HIRUBHAI ALIAS HIRALAL KARSANBHAI RATHOD Vs. COMMISSIONER OF POLICE SURAT CITY
LAWS(GJH)-2008-3-84
HIGH COURT OF GUJARAT
Decided on March 31,2008

HIRUBHAI ALIAS HIRALAL KARSANBHAI RATHOD THRO WIFE Appellant
VERSUS
COMMISSIONER OF POLICE SURAT CITY Respondents

JUDGEMENT

- (1.) BY way of this petition through his wife, the detenu has challenged the order of detention dated 20. 07. 2007 passed by Commissioner of Police, Surat under sub-Section (2) of Section 3 of the Gujarat Prevention of Anti-social Activities Act, 1985 (for short, 'pasa Act' ).
(2.) LEARNED Advocate for the detenu has invited my attention to the order of detention dated 20. 07. 2007 as well as grounds supplied therein, by which detenu was detained and sent to District Jail, Junagadh. As the grounds of detention two criminal cases have been shown as registered against the detenu. 2. 1 Learned Advocate for the detenu has submitted that on the basis of the aforesaid criminal cases registered against the detenu, the Authority has come to the conclusion that the activities of the detenu are detrimental to the maintenance of 'public order' and, hence, detenu falls within the definition of 'dangerous person' within the meaning of Section 2 (c) of the PASA Act. The Authority has, therefore, passed the order of detention against the detenu. 2. 2 Learned Advocate for the detenu has further submitted that the detaining Authority has arrived at subjective satisfaction on the basis of the irrelevant material. He has further submitted that the incidents which have been narrated above, there may be only breach of 'law and order' situation and not 'public order'. In support of the same learned Advocate for the detenu has placed reliance on a decision of the Apex Court in the case of "mustakmiya Jabbarmiya Shaikh Vs. M. M. Mehta, Commissioner of Police and Ors. " reported in 1995 (2) GLR 1268 wherein at Para-8, the Apex Court has observed as under, "8. The Act has defined "dangerous person" in clause of Sec. 2 to mean a person who either by himself or as a member or leader of a gang habitually commits or attempts to commit or abets the commission of any of the offences punishable under Chapter XVI or Chapter XVII of the Penal Code or any of the offences punishable under Chapter V of the Arms Act. The expression 'habit' or 'habitual' has, however, not been defined under the Act. According to the The Law Lexicon by P. Ramanatha Aiyar, Reprint Ed. (1987), p. 499, 'habitually' means constant, customary and addicted to specified habit and the term habitual criminal may be applied to anyone who has been previously convicted of a crime to the sentences and committed to prison more than twice. The word 'habitually' means 'usually' and 'generally'. Almost similar meaning is assigned to the words 'habit' in Aiyar's Judicial Dictionary, 10th Edn. , p. 485. it does not refer to the frequency of the occasions but to the invariability of practice and the habit has to be proved by totality of facts. It, therefore, follows that the complicity of a person in an isolated offence is neither evidence nor a material of any help to conclude that a particular person is a "dangerous person" unless there is material suggesting his complicity in such case which lead to a reasonable conclusion that the person is a habitual criminal. In Gopalanchari v. State of Kerala, AIR 1981 SC 674 this Court had an occasion to deal with expressions like "bad habit", 'habitual', 'desperate', 'dangerous', and 'hazardous'. This Court observed that the word habit implies frequent and usual practice. Again in Vijay Narain Singh v. State of Bihar, 1984 (3) SCC 14 this Court construed the expression 'habitually' to mean repeatedly or persistently and observed that it implies a thread of continuity stringing together similar repetitive acts but not isolated, individual and dissimilar acts and that repeated, persistent and similar acts are necessary to justify an inference of habit. It, therefore, necessarily follows, that in order to bring a person within the expression "dangerous person" as defined in clause of Sec. 2 of the Act. There should be positve material to indicate that such person is habitually committing or attempting to commit or abetting the commission of offences which are punishable under the commission of offences which are punishable under Chapter XVI or Chapter XVII of I. P. C. or under Chapter V of the Arms Act and that a single or isolated act falling under Chapter XVI or Chapter XVII of I. P. C. Or Chapter V of the Arms Act cannot be characterised as a habitual act referred to in Sec. 2 (ca) of the Act. 2. 3 Learned Advocate for the detenu has further placed reliance on a Division Bench judgment of this Court in the case of "ashokbhai Jivraj @ Jivabhai Solanki Vs. Police Commissioner, Surat and Others" reported in 2000 (1) GLH 393 wherein at Para-22, it was held under, "22. So far as the case against the detenu are concerned, they have already been registered. They were against persons mentioned therein which is stated in the grounds of detention by the detaining Authority. Regarding eleven statements, having taken into account the law laid down by the Supreme Court in Ram Manohar Lohia Vs. State of Bihar reported in AIR 1966 SC 740 and reiterated from time to time including the decisions referred to by us hereinabove, the case falls under the maintenance of 'law and order' and not 'public order'. The subjective satisfaction arrived at by the detaining Authority, therefore, cannot be said to be legal, valid and in accordance with law. Since, in the facts and circumstances, an order of detention could have been passed by the detaining Authority for maintenance of 'public order', the order deserves to be quashed and is hereby set aside. The detenu is ordered to be set at liberty forthwith unless required in any other case. Appeal is accordingly allowed. No order as to costs. "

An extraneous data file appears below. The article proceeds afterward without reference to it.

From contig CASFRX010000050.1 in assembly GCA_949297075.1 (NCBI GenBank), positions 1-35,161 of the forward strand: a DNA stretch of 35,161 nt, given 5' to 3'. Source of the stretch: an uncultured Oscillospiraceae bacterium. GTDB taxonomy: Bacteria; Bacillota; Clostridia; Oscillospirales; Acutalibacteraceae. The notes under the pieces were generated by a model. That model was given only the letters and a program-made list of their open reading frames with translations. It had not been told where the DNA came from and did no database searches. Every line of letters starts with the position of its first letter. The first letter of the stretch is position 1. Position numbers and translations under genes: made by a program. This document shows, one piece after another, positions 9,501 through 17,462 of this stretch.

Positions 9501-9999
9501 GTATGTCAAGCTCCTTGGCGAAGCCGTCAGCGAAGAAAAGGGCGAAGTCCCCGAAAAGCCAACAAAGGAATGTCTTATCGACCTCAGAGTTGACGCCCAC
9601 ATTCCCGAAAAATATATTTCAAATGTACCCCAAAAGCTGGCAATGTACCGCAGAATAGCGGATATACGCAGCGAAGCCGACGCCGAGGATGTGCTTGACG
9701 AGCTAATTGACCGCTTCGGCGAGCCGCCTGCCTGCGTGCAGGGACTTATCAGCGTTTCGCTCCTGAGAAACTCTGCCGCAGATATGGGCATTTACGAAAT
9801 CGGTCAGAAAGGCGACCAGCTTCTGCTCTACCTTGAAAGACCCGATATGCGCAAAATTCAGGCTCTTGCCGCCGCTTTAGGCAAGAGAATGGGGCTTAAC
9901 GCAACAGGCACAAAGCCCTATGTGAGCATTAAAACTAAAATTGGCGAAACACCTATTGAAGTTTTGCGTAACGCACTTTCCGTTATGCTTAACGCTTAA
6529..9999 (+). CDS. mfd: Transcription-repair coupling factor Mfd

(3.) ON the other hand, learned A. G. P. has supported the order of detaining Authority and has submitted that registration of the aforesaid criminal case and statements of witnesses against the detenu would go to show that detenu was indulging in such serious activities which can be said to be prejudicial to the maintenance of 'public order'. Learned A. P. P. further submitted that there is sufficient material before the detaining Authority to pass the order of detention and no interference is called for by this Court.;